MOVIE REVIEW: Philomena

Steve Coogan co-wrote the screenplay with Jeff Pope, based on Martin Sixsmith’s book, “The Lost Child of Philomena Lee.”

Philomena_posterI was watching The Daily Show with Jon Stewart recently, and Steve Coogan was on talking about the movie Philomena. I must admit that I had no real idea who he was. When I was talking at work about the fact that The Wife and I gave the movie two thumbs up after we had seen it a couple weekends ago at the Spectrum Theatre in Albany, one of my colleagues said, “But doesn’t it star Steve Coogan?” After I confirmed this, she indicated that he always plays a real jerk in movies, particularly in some comedies I had never seen.

As “world-weary political journalist” Martin Sixsmith, Coogan’s character is more than a little arrogant as he lowers himself to investigate “the story of a woman’s search for her son, who was taken away from her decades ago after she became pregnant and was forced to live in a convent.” He finds the now aging Philomena (Judi Dench) quite pedestrian. But during the journey to two continents, he develops a different relationship with her.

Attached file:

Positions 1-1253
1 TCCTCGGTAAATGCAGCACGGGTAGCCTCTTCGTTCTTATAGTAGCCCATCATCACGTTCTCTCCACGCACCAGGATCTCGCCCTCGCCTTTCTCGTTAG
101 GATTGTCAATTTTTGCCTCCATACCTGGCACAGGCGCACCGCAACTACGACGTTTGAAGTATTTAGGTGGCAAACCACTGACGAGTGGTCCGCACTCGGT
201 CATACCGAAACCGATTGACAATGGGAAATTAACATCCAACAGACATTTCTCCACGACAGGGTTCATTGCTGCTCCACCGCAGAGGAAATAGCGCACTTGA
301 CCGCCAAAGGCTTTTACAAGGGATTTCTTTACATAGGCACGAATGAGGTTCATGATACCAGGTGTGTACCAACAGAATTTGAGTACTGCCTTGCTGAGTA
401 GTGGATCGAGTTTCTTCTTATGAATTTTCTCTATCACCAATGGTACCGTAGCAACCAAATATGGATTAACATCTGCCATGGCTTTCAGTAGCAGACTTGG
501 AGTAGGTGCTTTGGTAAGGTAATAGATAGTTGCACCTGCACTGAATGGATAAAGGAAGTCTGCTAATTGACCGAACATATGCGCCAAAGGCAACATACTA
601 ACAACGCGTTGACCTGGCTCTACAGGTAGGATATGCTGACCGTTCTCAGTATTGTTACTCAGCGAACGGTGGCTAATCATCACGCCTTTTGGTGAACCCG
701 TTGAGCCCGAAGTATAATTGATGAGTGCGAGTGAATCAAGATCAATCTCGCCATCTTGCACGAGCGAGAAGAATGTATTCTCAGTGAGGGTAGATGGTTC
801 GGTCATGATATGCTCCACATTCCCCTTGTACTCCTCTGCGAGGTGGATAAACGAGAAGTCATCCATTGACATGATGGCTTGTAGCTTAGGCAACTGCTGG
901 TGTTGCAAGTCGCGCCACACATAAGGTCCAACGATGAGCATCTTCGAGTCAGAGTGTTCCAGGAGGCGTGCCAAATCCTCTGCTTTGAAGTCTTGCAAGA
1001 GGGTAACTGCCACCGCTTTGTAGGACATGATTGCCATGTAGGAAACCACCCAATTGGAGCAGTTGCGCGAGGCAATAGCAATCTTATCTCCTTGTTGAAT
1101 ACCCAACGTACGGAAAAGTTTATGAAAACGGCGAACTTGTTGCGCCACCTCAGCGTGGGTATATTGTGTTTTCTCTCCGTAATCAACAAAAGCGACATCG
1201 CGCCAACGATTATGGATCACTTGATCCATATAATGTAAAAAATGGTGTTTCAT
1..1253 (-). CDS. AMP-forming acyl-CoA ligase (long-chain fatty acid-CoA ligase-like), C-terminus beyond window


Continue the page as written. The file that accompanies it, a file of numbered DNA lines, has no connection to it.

Coogan not only costars in the film, he co-wrote the screenplay with Jeff Pope, based on Sixsmith’s book, “The Lost Child of Philomena Lee,” after he happened upon an article about the true story. AND he is a producer of the film.

Ever since I saw the film, I’ve wanted to extol its praises, including the fact that the trailer does not give away too much. But the less you know, the better your viewing experience will be. I will say the second half of the touching film is even better than the first, Dench and Coogan are very fine, at under 100 minutes it is efficiently made, and that a late American President figures prominently in the narrative.

OK, since the Academy Awards nominations were announced – it’s up for Best Picture and Dench for Best Actress – there’s been a debate whether the Church gets a pass; that, I think, is not the film I saw.

Author: Roger

I'm a librarian. i hear music, even when it's not being played. I used to work at a comic book store, and it still informs my life. I won once on JEOPARDY! - ditto.

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